January 23, 2018


The Governor’s legal team has filed a lawsuit to compel the Legislature to transmit Bill 1(1-S) so we can pay tax refunds quicker.


Included in the documents filed at the Supreme Court are letters from Sen. Regine Biscoe Lee, basically saying “No” to the administration’s requests for Bill 1(1-S).  The bill would use the tax and revenue anticipation note to pay tax refunds to residents within weeks, if not days, of tax returns being filed.


In one letter to the Governor, Sen. Lee states that they are “evaluating the legal implications” of the Supreme Court’s decision.


Everyday, the Governor’s office receives phone calls from people who need their refunds to pay for real life issues – off-island medical trips, family emergencies, mortgages, and school uniforms for their kids. If anything, while Sen. Lee continues legal arguments against paying tax refunds quicker, people are evaluating which need they pay for first, because their elected officials are still taking months to pay out tax refunds.


Is the government paying tax refunds faster today than it was 10 years ago?

Absolutely.  In fact, this is the first administration to pay the tax refunds it owes to people within months of them filing. And we’ve been doing it for years.


“Paying within months isn’t good enough. It’s not good enough for the people we serve – for the moms and dads who are struggling and are essentially asking us to give them their money sooner,” Governor Calvo stated. “It’s why we proffered solutions in 2011 to saving tax refunds for the next year. But there were certain senators who fought against that. We offered another solution and it clearly passed the Legislature with a majority votes. Unfortunately, we have to take the Legislature to court – again – to carry out the will of the body and the will of the people.”




That Governor Calvo & Lt. Governor Tenorio for years have been fighting to pay tax refunds to hardworking Guamanians quickly?


  1. In February 2011, Governor Calvo announced his intent and plan to pay refunds owed to tax payers … some folks had been waiting five, six years. The Governorintroduced a bill thatincluded a plan to set aside ONE YEAR’S WORTH of tax refunds AHEAD OF TIME to pay for the FOLLOWING YEAR’S REFUNDS.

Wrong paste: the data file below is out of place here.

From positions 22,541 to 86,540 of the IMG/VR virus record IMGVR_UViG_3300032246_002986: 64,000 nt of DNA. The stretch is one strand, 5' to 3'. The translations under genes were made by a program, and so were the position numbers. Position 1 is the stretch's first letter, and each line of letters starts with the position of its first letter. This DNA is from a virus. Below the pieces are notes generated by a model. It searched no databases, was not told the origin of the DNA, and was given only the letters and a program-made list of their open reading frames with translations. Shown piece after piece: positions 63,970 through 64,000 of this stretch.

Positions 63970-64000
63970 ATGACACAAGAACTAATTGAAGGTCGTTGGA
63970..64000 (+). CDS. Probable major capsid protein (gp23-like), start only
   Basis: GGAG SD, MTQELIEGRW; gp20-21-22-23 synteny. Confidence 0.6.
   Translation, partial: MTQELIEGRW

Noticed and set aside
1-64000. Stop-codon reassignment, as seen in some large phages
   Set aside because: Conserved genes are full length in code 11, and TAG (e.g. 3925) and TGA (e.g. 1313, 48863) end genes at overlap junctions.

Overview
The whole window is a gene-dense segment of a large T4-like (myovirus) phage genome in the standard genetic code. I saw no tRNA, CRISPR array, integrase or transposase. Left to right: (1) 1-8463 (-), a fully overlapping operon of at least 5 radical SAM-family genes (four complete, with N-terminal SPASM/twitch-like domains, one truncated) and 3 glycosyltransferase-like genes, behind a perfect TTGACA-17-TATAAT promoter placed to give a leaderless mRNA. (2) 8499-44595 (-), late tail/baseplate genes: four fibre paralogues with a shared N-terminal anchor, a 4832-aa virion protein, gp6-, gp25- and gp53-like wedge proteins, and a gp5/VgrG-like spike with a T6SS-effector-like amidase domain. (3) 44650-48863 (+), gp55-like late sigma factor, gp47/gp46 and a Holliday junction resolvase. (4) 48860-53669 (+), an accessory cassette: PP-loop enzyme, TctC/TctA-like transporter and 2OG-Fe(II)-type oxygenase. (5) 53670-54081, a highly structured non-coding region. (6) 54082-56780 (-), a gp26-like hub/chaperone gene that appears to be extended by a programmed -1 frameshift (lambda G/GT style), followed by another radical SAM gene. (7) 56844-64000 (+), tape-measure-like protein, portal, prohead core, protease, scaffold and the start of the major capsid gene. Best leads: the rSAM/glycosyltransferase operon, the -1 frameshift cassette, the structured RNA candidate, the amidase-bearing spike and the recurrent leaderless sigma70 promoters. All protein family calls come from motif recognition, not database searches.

1. Some senators fought the Governor’s efforts and a compromise was reached. Senatorspulled the portion about saving a year ahead.  The bill is signed into law and the Administration starts the process of getting tax refund checks into the hands of the people.


  1. In mid-2011, around the time the Governor sent a bill to the Legislature, attorneys filed a lawsuit asking the Government to pay tax refunds. Several months later, when the Governor’s bill was passed and tax refunds owed back for years were paid, attorneys amended their lawsuit.


  1. Tax refunds for tax years 2011 and 2017 have been paid within months– to the tune of $1.1B. Of that amount, more than $300 million is for the unfunded federal mandate of Earned Income Tax Credit. (The federal government pays for EITC in the mainland – Guam is excluded from this deal).


  1. Last year, the administration proposed using a financial tool, Tax Revenue Anticipation Note, utilized by other jurisdictions. A bill was sent to the Legislature to help pay tax refundswithin weeksand possibly days. Despite the bill passing the Legislature with a majority vote, Sen. Regine Biscoe Lee, secretary of the Legislature, failed to send the bill, delaying tax refund payments. The administration has filed a lawsuit in court to compel senators to help our people by providing tax refunds.
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